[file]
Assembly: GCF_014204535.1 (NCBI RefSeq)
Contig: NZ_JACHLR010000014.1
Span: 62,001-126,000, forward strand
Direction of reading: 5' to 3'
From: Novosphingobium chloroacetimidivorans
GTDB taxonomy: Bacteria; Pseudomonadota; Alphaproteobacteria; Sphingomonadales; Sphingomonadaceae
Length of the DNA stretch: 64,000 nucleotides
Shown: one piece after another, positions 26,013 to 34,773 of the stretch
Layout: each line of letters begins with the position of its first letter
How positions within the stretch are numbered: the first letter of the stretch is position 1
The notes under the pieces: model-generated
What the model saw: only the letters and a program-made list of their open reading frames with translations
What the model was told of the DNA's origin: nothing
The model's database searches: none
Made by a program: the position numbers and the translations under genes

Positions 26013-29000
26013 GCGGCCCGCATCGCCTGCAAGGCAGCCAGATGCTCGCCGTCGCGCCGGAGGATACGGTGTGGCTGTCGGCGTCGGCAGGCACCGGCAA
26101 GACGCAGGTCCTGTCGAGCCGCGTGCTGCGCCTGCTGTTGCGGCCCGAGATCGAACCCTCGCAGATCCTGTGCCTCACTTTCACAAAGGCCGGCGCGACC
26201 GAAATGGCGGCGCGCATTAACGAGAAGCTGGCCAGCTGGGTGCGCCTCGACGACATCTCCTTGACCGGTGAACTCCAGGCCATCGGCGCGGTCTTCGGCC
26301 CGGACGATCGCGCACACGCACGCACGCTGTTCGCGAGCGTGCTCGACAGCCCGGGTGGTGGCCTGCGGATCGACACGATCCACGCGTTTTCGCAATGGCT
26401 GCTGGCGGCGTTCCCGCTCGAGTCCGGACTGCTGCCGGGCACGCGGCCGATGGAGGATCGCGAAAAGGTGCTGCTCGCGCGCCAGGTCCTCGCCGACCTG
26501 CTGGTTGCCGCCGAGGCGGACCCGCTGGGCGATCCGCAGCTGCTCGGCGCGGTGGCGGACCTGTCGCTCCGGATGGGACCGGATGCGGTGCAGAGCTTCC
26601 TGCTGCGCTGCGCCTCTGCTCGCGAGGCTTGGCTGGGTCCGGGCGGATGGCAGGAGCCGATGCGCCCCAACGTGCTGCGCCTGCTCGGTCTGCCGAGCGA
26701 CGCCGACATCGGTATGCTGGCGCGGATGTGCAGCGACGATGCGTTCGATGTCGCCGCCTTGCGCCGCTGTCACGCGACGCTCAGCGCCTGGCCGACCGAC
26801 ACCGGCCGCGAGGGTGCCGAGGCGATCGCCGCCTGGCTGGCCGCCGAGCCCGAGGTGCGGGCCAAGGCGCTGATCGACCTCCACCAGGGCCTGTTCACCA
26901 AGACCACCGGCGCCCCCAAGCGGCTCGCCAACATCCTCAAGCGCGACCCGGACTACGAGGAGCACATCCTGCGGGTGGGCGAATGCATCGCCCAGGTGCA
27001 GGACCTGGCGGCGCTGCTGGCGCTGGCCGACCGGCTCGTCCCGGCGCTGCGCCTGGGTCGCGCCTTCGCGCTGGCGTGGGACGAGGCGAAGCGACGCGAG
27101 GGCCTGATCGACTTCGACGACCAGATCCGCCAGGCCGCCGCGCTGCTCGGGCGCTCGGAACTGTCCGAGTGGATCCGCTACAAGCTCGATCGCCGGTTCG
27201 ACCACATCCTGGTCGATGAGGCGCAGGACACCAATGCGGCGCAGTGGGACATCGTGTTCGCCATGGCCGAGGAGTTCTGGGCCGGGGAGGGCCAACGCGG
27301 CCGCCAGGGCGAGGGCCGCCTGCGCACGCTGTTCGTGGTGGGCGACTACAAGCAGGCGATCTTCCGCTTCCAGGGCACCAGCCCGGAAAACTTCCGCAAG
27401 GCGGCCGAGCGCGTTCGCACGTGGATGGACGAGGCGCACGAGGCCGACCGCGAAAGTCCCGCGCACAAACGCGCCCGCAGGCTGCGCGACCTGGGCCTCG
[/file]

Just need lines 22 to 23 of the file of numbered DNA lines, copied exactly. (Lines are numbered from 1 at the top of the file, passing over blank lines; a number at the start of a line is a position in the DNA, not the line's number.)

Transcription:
26501 CTGGTTGCCGCCGAGGCGGACCCGCTGGGCGATCCGCAGCTGCTCGGCGCGGTGGCGGACCTGTCGCTCCGGATGGGACCGGATGCGGTGCAGAGCTTCC
26601 TGCTGCGCTGCGCCTCTGCTCGCGAGGCTTGGCTGGGTCCGGGCGGATGGCAGGAGCCGATGCGCCCCAACGTGCTGCGCCTGCTCGGTCTGCCGAGCGA